Michael Goudeau surveyed the line stretched Saturday afternoon around the building at the Southern Nevada Health District.
The bad news was he was in back of everyone else and the heat was pushing 90 degrees. But overall, he was encouraged by the turnout.
"I'm happy to see this," Goudeau said. It is "good news for all of us."
Goudeau was one of about 2,680 Southern Nevada residents who withstood lines that at times lasted longer than two hours to receive the first delivery of the injectable H1N1 vaccine. The FluMist inhaled version also was offered.
Goudeau was at the health district's main center, 625 Shadow Lane, so his 10-year-old son, Joseph, who has asthma, could get vaccinated.
Some people waiting in line said it snaked around the building much earlier than 10 a.m., when the doors officially opened.
One woman said she stopped by in the morning and the line appeared to "wrap around the building twice." She came back later when the wait was less intimidating.
Gwen Osburn, community health nurse at the health district, said Saturday's turnout was unexpected. She described it in one word: "Wow!"
Osburn said nurses vaccinated more than 300 people in the first hour of the clinic. She said although the wait Saturday morning was estimated at two hours and change, by the afternoon people were getting into the building from outside in 30 minutes.
Saturday's turnout was in stark contrast to the first week the FluMist was made available. As of Thursday morning, only about 1,500 FluMist vaccinations had been given at the district.
Osburn acknowledged that some people might be afraid of the FluMist. The nasal vaccine is made with a weakened live virus, tamed in the laboratory so it cannot cause illness.
The shot contains a dead virus.
Osburn likened the belief the FluMist can cause illness to an urban legend.
"It's like that myth that you check into a hotel and wake up and your kidney is missing," she said. "Everybody's heard that myth, but nobody actually knows anybody who that has happened to."
The health district has received more than 48,000 doses of the H1N1 vaccine, including the initial FluMist delivery of more than 20,000 doses. About 11,000 of those vaccines have been distributed to Clark County doctors' offices that serve at-risk populations.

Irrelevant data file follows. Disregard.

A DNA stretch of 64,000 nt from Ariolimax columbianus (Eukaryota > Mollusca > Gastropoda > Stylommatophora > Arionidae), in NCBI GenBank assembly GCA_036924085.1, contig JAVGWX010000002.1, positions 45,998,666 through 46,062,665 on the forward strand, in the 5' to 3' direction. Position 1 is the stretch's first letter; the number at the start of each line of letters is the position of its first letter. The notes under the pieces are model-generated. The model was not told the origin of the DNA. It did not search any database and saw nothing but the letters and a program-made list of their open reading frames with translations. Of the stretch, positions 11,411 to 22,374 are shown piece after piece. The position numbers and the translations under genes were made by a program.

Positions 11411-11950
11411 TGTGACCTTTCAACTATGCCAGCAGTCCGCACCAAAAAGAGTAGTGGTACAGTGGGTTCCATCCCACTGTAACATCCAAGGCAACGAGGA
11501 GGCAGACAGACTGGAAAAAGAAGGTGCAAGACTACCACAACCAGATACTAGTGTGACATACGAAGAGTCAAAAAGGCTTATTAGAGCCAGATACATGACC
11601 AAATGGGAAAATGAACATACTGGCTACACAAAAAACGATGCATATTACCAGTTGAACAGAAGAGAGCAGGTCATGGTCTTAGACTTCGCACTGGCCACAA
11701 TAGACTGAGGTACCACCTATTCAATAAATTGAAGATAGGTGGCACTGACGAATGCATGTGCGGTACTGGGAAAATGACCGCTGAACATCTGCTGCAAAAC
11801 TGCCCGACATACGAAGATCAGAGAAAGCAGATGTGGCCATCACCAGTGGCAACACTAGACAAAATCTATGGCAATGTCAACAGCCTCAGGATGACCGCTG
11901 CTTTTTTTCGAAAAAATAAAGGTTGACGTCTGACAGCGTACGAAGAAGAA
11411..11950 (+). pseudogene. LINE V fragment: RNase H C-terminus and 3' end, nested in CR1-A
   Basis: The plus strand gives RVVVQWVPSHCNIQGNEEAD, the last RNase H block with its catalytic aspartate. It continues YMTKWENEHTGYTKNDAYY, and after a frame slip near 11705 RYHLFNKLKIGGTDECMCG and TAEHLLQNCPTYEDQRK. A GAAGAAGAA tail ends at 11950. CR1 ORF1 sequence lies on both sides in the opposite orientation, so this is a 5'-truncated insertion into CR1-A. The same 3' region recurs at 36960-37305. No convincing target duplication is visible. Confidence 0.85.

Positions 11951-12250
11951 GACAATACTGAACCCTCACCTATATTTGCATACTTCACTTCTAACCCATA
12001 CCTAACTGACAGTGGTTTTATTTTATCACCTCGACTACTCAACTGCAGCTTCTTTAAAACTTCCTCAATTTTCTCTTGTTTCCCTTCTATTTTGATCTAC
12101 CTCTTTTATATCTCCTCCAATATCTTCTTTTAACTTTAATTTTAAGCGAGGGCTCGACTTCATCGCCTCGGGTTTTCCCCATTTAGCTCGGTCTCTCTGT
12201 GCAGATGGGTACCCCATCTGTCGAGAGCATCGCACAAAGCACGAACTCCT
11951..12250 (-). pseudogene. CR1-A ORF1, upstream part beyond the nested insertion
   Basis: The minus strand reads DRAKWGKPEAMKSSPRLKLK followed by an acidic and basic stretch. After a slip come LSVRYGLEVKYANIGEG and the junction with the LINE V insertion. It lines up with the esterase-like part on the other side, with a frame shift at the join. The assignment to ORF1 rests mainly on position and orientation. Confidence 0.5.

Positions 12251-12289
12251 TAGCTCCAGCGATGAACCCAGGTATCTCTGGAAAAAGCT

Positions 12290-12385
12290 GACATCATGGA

The priority groups eligible to get vaccinated Saturday included pregnant women, people who live with or care for children younger than 6 months, health care and emergency medical personnel with direct patient contact, children 6 months through 4 years old, and children 5 through 18 who have chronic medical conditions.
Starting Monday, the health district will continue to offer both types of vaccines daily to the same priority groups between 10 a.m. and 6 p.m. The vaccines are free.
Osburn didn't have official numbers of how many people received injections compared with FluMist. She's not worried about running out of injectable vaccine, though.
On Saturday, temperatures reached 90 degrees in the afternoon, only a few degrees shy of the high for Oct 17. A lot of babies, young children and pregnant women were waiting it out.
Teresa Motley came to the health district to get vaccinations for her three daughters, ranging in ages from 2 to 5. She said enduring the heat was well worth it.
"I had to make a sunscreen run," she said while waiting in line with her ex-husband. "The line was intimidating, but we had to wait. We didn't have a second thought about it."
George Caballero came to the health district with his wife and three children, who ranged in ages from 3 months to 9 years old.
Caballero, holding his infant son, George Jr., said he was heartened by Southern Nevada's response to the H1N1 outbreak.
"People really care. They want to control the problem, instead of adding to it."
As Caballero was singing the community's praises, George Jr. interrupted with an objection.
He puked on his bib.
Contact reporter Antonio Planas at aplanas @reviewjournal.com or 702-383-4638.